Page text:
The president of Equatorial Guinea is expected to dominate the country's election Sunday, securing a new seven-year term that could take his reign past the four-decade mark.

The 73-year-old Teodoro Obiang seized power after a military coup in 1979 and is already Africa's longest-serving leader and the world's longest-serving non-royal head of state.

Rights groups and critics accuse him of overseeing a deeply corrupt government that represses and tortures opponents.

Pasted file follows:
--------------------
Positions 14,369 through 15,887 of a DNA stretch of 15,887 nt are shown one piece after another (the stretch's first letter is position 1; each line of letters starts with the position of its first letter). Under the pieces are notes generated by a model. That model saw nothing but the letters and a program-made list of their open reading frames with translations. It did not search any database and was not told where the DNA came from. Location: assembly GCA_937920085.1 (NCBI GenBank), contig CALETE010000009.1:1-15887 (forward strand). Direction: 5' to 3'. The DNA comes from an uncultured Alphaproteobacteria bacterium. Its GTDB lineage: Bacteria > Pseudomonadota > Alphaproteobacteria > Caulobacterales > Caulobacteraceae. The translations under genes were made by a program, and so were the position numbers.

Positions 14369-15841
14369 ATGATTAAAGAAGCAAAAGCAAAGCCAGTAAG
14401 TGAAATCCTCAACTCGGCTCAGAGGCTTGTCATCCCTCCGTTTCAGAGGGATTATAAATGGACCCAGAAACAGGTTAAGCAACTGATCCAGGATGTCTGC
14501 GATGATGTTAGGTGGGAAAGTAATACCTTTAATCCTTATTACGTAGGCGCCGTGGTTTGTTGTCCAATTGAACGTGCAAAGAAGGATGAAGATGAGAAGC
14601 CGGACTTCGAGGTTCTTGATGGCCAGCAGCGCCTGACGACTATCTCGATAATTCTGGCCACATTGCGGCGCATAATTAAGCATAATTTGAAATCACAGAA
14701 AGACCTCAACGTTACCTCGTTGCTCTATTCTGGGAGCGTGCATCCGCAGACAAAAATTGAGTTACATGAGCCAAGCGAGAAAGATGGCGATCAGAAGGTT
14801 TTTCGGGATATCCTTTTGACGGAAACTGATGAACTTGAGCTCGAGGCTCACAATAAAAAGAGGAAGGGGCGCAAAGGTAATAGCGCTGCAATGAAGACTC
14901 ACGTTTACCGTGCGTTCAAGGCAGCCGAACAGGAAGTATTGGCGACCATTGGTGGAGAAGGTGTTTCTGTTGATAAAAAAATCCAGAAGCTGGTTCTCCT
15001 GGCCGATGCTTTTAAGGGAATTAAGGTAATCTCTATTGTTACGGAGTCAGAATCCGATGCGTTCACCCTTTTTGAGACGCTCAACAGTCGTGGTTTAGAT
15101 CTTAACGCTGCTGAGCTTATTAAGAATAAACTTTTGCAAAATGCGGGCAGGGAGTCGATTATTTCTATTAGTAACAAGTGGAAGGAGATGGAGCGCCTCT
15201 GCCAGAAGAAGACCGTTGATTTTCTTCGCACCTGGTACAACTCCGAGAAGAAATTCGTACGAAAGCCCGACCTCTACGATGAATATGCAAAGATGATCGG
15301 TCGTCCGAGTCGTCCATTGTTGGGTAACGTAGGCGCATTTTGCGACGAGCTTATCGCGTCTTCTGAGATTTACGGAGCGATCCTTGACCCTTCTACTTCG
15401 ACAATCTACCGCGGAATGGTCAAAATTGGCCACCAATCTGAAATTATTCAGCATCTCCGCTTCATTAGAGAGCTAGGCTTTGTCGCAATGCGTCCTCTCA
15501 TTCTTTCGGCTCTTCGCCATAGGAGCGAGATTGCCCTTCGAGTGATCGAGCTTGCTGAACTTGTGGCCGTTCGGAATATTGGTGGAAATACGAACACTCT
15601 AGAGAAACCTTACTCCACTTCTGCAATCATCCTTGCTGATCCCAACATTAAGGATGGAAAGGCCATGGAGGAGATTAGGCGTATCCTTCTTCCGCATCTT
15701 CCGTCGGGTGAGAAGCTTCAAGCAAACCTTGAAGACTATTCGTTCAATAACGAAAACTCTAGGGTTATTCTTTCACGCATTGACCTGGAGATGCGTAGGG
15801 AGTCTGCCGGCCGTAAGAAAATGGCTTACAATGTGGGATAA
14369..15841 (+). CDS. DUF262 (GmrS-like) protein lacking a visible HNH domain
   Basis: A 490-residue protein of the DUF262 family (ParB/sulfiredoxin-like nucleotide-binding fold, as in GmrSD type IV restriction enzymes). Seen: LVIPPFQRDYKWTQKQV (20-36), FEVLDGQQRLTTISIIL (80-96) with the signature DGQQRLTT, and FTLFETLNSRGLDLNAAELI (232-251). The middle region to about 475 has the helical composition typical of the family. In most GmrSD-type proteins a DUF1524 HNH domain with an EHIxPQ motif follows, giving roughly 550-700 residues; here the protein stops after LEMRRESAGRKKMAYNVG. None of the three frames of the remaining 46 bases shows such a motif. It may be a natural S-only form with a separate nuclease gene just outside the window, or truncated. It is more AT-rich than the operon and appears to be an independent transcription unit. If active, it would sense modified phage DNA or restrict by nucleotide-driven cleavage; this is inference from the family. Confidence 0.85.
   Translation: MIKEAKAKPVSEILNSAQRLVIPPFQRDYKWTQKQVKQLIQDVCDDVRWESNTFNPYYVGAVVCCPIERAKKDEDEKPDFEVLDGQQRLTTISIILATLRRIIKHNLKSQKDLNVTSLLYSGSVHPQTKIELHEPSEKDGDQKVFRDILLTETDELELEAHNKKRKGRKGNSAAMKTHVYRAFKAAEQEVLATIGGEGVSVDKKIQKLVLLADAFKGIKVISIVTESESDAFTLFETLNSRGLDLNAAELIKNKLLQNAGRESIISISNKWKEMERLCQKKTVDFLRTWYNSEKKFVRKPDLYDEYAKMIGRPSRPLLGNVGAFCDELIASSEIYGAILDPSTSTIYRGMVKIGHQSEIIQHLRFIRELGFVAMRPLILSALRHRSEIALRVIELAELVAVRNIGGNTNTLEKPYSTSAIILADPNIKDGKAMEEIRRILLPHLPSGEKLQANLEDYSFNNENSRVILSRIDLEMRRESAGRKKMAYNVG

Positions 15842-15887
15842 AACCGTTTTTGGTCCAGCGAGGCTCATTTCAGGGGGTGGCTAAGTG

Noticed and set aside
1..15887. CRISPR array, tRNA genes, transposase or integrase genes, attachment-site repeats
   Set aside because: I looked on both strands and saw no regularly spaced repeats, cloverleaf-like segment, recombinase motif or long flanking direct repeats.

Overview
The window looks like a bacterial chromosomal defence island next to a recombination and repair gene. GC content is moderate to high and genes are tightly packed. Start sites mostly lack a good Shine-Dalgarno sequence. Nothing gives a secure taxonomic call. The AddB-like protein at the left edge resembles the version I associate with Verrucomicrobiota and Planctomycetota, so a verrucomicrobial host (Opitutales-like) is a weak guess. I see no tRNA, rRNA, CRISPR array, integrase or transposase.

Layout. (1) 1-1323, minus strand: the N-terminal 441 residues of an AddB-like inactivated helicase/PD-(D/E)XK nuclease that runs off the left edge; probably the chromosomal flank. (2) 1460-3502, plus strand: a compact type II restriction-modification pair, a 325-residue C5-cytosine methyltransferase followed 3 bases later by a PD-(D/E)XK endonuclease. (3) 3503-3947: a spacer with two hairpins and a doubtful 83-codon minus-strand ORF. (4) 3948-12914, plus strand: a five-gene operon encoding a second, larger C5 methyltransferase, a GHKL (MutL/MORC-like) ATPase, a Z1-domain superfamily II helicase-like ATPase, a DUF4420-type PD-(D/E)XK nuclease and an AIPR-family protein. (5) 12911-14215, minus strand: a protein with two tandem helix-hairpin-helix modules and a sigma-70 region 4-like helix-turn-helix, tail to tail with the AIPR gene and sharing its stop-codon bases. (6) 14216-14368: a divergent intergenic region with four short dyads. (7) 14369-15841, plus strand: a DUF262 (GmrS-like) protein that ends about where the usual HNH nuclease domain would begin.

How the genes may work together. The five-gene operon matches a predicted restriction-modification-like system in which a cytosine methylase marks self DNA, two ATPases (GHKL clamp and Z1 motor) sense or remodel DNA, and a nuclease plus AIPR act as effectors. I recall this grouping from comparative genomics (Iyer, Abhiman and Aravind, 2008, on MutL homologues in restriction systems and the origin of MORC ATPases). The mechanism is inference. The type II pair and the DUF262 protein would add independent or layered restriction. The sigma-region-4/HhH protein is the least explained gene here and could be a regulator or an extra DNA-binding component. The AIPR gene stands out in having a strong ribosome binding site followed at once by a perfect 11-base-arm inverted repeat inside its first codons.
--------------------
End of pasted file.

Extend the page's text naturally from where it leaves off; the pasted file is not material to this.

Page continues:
There appear to be six opponents competing against Obiang although several are political unknowns.

Tutu Alicante, a leading government critic, says they could be pawns used by the government to create the illusion of a contest.

There is widespread speculation Obiang wants his son Teodorin to succeed him.

The government has promised a "successful" vote with "maximum transparency."